She hadn’t spoken a word for three months…then she interacted with “Ozzy, the therapy horse”, and she started telling the stories of her life.
Tracy Owen of Equine Therapy Services, a mobile Equine Therapy Program which serves the senior population of our community, relates the touching story of one of her senior clients. “She just wanted to touch Ozzy’s face, and as we guided her, she began to talk at length about her past and her stories with horses,” Tracy said. “When she returned to her residence, the staff was amazed as they told us that this woman had been non-verbal for three months!”
Connecting with Alzheimer Patients
The true essence of life is experienced “in the moment”, and this is never more true than for Alzheimer patients. Often, all that they have is “right now”, because their memories have been locked away somewhere elusive, and the future seems like a bleak proposition. Therapy can bring these people “in the moment” to access the experiences of their pasts and bring to life the present.
Tracy knows this first hand, as she slowly lost her own mother to Alzheimers. “When my mom started her journey with Alzheimers it wasn’t scary for me. I realized that mom needed an advocate. Serving seniors reminds me that we are all fragile people. It is apparent that people tend to not gravitate towards serving seniors, yet they have needs just like we all do.”
Tracy’s Inspiration and Ozzy’s Story
“The day after mom passed, I was cleaning out her room and the facility director approached me offering me a job. I was grateful for the offer, but wasn’t looking to work full-time. She then suggested I look into starting an Equine Therapy Program for seniors,” Tracy recalls. “It was something I had always wanted to do, but wasn’t sure how to get started. At that moment, my friend Sara, from Redwings Horse Sanctuary, called me. I told her my idea and she told me about Ozzy.”
Ozzy is a retired Border Patrol horse, who at eighteen years young still serves. His quiet, Quarter Horse nature suits his current assignment perfectly.
Ozzy Out Serving the Community
“We never know how many seniors we’ll have at an event. We go to the Villages and Syndey Creek busses residents to our session. We just have to relax and adjust to what the residents want to do. Some residents just want to sit and watch the animals and some want to experience more,” Tracy explains. “Our sessions run 30-40 minutes with Ozzy standing still the whole time.”
Ozzy wears soft-ride therapeutic boots to ease the strain of standing for extended periods. He has been trained to stand at a walker. This walker is also a source of stabilization and safety for the clients.
“Ozzy is just so wonderful around the seniors,”
Making a Difference in the Moment
When Tracy first approached one Senior Care facility the director admitted that she couldn’t see how this therapy would have any impact. However, after just a few sessions she approached Tracy and stated, “After seeing you, the residents remember and recount their entire day!”.
Interaction with animals has a unique way of bringing back to life memories that have been forgotten or even lost. One gentleman showed this to Tracy during a session. “A former rancher came to one of our sessions. He just sat the whole time and watched. He verbalized that it was wonderful to be with the animals, then asked to hold a hen. He simply sat there stroking the hen and enjoying the reconnection with the animals…then he began to share his own ranching stories.”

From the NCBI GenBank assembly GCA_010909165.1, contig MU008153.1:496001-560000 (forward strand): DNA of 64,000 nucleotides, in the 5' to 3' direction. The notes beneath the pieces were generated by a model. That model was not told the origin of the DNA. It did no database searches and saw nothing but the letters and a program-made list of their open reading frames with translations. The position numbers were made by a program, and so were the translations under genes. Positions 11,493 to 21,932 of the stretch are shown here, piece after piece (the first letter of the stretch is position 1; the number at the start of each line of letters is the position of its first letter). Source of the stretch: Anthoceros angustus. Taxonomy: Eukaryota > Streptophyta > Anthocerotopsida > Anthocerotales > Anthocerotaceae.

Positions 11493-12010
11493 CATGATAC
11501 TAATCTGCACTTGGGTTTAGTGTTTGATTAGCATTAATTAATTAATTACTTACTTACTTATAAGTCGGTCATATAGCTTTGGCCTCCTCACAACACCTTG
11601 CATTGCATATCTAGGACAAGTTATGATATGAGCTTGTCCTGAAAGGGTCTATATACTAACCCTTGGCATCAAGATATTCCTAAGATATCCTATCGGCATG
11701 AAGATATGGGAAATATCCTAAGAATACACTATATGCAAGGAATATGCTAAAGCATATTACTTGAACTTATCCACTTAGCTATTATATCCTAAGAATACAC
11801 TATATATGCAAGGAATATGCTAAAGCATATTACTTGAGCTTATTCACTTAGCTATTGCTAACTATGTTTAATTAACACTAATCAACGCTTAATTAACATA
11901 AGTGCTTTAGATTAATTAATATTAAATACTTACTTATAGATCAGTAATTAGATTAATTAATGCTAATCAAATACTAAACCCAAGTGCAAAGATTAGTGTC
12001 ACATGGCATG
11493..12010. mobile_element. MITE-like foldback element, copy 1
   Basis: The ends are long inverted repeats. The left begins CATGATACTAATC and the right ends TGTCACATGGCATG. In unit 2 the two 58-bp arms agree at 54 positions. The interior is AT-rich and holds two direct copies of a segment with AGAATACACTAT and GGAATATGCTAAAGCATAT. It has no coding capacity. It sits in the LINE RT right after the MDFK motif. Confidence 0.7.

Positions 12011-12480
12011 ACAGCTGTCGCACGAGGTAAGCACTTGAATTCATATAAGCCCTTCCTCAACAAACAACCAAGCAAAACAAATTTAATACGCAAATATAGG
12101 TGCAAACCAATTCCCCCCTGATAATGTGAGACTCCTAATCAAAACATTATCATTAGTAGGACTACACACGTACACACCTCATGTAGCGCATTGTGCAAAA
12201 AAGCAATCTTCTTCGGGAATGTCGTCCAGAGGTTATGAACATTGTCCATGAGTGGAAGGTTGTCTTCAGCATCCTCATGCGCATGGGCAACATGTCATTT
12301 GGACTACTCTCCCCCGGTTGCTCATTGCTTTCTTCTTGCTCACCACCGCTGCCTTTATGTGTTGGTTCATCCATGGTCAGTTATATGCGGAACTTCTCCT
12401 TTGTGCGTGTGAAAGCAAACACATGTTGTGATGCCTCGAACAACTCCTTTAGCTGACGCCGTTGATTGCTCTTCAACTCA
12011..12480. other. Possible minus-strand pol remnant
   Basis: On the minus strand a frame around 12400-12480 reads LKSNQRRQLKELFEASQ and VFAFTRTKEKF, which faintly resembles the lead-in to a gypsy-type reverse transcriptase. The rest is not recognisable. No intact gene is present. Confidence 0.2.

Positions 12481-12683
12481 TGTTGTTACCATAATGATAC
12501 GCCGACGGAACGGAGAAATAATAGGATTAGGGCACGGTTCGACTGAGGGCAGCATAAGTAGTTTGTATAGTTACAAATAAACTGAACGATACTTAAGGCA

It’s really quite remarkable the impact that therapy animals can have on the brain, recognition, memory and mood. The simple act of spending time with an animal can bring peace and focus to a mind that has been ravaged by disease. Alzheimers takes away much of the control and choice that make life worth living, and by giving this back to people, even for a short time, animal therapy encourages life.
The Equine Therapy Services Team
“I love what happens to these people. It’s just remarkable,” Lydia, Tracy’s helper, explains.
Tracy is a certified PATH instructor on top of receiving her Equine Specialist in Mental Health & Learning Certification through PATH International. She serves residents at the Villages and Sydney Creek, and meets with clients at Bellevue Santa Fe Charter School. She also works with CASA kids about once a month.
“I usually tear up on the way home, as I review each interaction, each face, each story, each difference the animals made in the moment for these seniors,” expressed Tracy. “We’re still in the beginning phase. Some venues pay me, but mostly it is just volunteer work. I need to get my non-profit status going or connect with a non-profit group.”
Tracy does have a supportive husband and core group of friends who have encouraged her endeavor, which began in 2014. Her Bible Study group raised the funds to purchase Ozzy, but she pays for his daily needs and travel to events out of her own pocket. Tracy summarizes her experience with these words, “It’s been such a faith journey. I was so afraid. Who does this? Who takes a horse into a setting to be safe with seniors?”
YOU do, Tracy, and the community thanks you for it!
Photos: Courtesy of Equine Therapy Services